Capital Letters with North, East, South, and West (Grammar Lesson)

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Do not use a capital letter for north, south, east, or west (i.e., the points of the compass) unless the word forms part of a name. For example:
  • Go north then west.
  • I live in West Ham.

North, East, South and West in Proper Nouns

The directions north, east, south, and west should not be given capital letters unless they form part of a name like West Ham, West Sussex, and South Africa. (Note: Names of places are proper nouns. All proper nouns are written with capital letters.)

Of note, the geographical areas The North, The East, The South, and The West are considered proper nouns. They should be written with capital letters.

Examples:
  • I travel north at weekends.
  • There are no penguins at the North Pole.
  • Take ten paces East and then dig. 
  • Keep driving north on the M1 until you reach the M62 and then head west towards West Yorkshire.
  • I live in The North.
  • (There is a lot of leniency on whether to capitalize The. Few would argue that the region is called The North as opposed to North, but, for many, the capital T looks too unwieldy.)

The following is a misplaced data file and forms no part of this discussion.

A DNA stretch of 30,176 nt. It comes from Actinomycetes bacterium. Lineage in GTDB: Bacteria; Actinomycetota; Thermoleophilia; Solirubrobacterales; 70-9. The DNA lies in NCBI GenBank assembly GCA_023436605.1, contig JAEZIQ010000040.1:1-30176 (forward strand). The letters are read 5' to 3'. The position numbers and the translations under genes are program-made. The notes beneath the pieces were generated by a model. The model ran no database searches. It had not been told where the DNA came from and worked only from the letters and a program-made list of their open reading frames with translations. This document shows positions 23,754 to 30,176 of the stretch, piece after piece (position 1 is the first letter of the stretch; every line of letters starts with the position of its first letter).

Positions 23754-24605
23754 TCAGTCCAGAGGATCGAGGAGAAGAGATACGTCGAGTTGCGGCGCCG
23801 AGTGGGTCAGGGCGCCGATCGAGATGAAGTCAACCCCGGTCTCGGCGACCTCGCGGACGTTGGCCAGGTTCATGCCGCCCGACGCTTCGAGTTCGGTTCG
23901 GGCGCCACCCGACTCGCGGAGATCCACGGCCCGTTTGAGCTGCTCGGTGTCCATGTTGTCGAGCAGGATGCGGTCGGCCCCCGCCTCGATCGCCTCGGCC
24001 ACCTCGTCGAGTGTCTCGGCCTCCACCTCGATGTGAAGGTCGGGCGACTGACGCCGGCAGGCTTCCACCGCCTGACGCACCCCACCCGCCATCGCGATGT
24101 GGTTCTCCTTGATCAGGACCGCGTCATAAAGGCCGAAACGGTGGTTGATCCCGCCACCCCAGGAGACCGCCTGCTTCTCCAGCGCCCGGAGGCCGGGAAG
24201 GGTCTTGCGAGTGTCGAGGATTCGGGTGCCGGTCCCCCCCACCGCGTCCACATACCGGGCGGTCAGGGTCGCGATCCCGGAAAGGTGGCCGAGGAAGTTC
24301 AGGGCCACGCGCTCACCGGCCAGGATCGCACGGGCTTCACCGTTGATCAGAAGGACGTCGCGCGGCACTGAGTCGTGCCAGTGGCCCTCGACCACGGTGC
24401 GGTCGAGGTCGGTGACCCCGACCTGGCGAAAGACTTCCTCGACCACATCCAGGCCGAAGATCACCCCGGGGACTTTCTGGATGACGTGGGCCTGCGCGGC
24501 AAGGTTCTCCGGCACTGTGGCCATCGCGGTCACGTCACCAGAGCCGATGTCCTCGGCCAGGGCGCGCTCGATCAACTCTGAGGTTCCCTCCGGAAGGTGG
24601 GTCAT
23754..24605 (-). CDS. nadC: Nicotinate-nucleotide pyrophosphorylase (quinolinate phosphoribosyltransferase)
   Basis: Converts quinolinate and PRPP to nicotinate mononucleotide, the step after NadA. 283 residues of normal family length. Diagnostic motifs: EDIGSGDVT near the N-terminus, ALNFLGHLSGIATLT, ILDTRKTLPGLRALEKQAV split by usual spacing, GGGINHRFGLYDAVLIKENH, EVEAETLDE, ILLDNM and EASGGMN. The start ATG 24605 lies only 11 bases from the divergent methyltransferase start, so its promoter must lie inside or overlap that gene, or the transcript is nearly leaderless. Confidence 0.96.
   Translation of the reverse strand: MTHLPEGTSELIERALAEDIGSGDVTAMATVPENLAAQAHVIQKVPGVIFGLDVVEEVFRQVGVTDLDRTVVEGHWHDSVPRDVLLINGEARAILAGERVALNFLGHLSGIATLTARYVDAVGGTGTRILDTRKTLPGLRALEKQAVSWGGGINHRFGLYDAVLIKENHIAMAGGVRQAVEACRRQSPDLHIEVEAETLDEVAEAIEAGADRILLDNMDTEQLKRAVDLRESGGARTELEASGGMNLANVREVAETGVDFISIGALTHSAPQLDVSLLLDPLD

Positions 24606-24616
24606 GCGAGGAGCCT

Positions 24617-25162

WHEN'S A NAME A NAME?

The issue of whether to use a capital letter gets more complicated when you have a debate over whether the place name is an official title. For example, should you write North Wales or north Wales?

Some will argue that North Wales is not a recognized area; therefore, the term cannot be a proper noun. However, here at Grammar Monster, our position is that such terms are being used as proper nouns regardless of whether they are official titles. Also, from a purely aesthetic perspective, north Wales looks worse than North Wales. If you really want to play it safe, use terms like northern Wales or, safer still, the northern region of Wales.


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